A new cervical cancer screening campaign has been launched by Public Health England (PHE).

The initiative comes after the number of women attending screenings has fallen to a 20-year low, and provides practical information about how to make the test more comfortable, giving reassurance to women who may be fearful of finding out they have cancer, that screening is not a test for cancer.

Regular screening, which only takes a few minutes, can help stop cervical cancer before it starts, as the test identifies potentially harmful cells before they become cancerous, and ensures women get the right treatment as soon as possible.

During the campaign, the term "smear test" has been avoided, amid concern it may be putting people off. Officials said the term was outdated and hope the term cervical screening will "normalise" the procedure, encouraging more women to go.

“It is a tragedy that women are needlessly dying of cancer when a simple test can identify any risks early on," said public health minister Steve Brine. "We hope this new campaign - the first of its kind in this country - will save lives and I am delighted to see it launch today."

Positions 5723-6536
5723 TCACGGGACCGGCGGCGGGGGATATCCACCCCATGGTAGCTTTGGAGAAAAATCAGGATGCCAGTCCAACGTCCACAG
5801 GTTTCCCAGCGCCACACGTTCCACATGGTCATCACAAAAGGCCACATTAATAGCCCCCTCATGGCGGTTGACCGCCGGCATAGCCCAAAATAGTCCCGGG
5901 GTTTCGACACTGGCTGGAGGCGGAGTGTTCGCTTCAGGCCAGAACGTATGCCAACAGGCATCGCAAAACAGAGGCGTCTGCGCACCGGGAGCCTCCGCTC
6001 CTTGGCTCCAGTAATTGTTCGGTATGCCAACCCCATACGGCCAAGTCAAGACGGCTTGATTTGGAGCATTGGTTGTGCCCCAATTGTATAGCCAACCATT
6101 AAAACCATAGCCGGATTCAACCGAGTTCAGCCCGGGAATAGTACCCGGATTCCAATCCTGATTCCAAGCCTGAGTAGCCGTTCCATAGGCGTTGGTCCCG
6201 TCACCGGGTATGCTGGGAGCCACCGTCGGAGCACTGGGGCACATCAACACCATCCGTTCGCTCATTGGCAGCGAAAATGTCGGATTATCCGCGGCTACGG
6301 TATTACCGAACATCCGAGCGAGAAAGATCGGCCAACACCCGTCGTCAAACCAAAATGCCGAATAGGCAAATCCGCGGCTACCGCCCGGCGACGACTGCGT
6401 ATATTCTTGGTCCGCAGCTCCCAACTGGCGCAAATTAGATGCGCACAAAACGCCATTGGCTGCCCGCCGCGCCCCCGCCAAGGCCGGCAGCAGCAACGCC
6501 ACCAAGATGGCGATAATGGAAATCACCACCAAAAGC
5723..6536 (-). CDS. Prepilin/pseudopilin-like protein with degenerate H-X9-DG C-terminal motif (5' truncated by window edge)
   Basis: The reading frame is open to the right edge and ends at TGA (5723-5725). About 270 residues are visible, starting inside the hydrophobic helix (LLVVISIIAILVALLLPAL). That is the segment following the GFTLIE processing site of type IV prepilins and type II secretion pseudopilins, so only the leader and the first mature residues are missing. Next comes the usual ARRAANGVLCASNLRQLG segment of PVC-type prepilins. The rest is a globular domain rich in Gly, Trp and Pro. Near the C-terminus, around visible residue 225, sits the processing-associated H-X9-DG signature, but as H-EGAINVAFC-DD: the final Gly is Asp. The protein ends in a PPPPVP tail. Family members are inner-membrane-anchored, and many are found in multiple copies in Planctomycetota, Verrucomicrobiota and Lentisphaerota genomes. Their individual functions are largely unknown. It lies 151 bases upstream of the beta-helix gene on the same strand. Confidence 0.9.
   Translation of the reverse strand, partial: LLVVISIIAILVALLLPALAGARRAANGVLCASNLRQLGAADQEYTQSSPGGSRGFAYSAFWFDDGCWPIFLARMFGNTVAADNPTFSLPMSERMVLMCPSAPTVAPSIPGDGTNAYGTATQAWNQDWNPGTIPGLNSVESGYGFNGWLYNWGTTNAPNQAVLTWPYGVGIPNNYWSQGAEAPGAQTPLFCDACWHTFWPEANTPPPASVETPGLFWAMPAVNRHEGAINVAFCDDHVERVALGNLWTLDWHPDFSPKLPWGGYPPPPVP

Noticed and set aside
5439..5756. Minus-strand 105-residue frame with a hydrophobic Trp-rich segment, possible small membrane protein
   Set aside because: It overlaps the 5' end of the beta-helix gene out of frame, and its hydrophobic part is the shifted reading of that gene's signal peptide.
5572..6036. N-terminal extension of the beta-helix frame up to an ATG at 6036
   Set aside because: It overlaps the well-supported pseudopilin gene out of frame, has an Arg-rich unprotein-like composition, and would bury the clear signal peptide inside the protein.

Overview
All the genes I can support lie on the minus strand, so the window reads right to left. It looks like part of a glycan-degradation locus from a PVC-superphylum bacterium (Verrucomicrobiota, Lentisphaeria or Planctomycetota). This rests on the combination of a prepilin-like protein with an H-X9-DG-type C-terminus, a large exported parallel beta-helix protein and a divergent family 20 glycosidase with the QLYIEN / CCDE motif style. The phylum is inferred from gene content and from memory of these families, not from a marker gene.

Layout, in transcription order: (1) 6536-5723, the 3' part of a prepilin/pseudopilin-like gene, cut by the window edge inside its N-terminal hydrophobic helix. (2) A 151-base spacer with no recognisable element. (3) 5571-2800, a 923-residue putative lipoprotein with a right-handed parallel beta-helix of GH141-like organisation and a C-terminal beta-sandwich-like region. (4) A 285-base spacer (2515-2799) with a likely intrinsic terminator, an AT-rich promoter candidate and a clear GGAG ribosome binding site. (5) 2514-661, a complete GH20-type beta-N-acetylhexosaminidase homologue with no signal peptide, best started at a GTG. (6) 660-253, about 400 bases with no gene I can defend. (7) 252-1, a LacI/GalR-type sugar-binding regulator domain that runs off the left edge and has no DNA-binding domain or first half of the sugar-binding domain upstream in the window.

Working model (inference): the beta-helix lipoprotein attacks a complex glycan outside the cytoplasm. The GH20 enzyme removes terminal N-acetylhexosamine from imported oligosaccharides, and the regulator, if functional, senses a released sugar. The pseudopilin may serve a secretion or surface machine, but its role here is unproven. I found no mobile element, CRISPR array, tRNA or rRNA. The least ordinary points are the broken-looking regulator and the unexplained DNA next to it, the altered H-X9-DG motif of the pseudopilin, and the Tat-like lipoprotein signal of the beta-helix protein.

He went on to note: “Improving cancer detection and diagnosis is a core part of our Long Term Plan for the NHS, and from April, any patients with suspected cancer will begin to receive a diagnosis or the all clear within 28 days, and £200 million is being invested to fund new ways to rapidly detect and treat cancer.”

Around 2,600 women are diagnosed with cervical cancer in England each year, and around 690 women die from the disease, which is 2 deaths every day. It is estimated that if everyone attended screening regularly, 83% of cervical cancer cases could be prevented.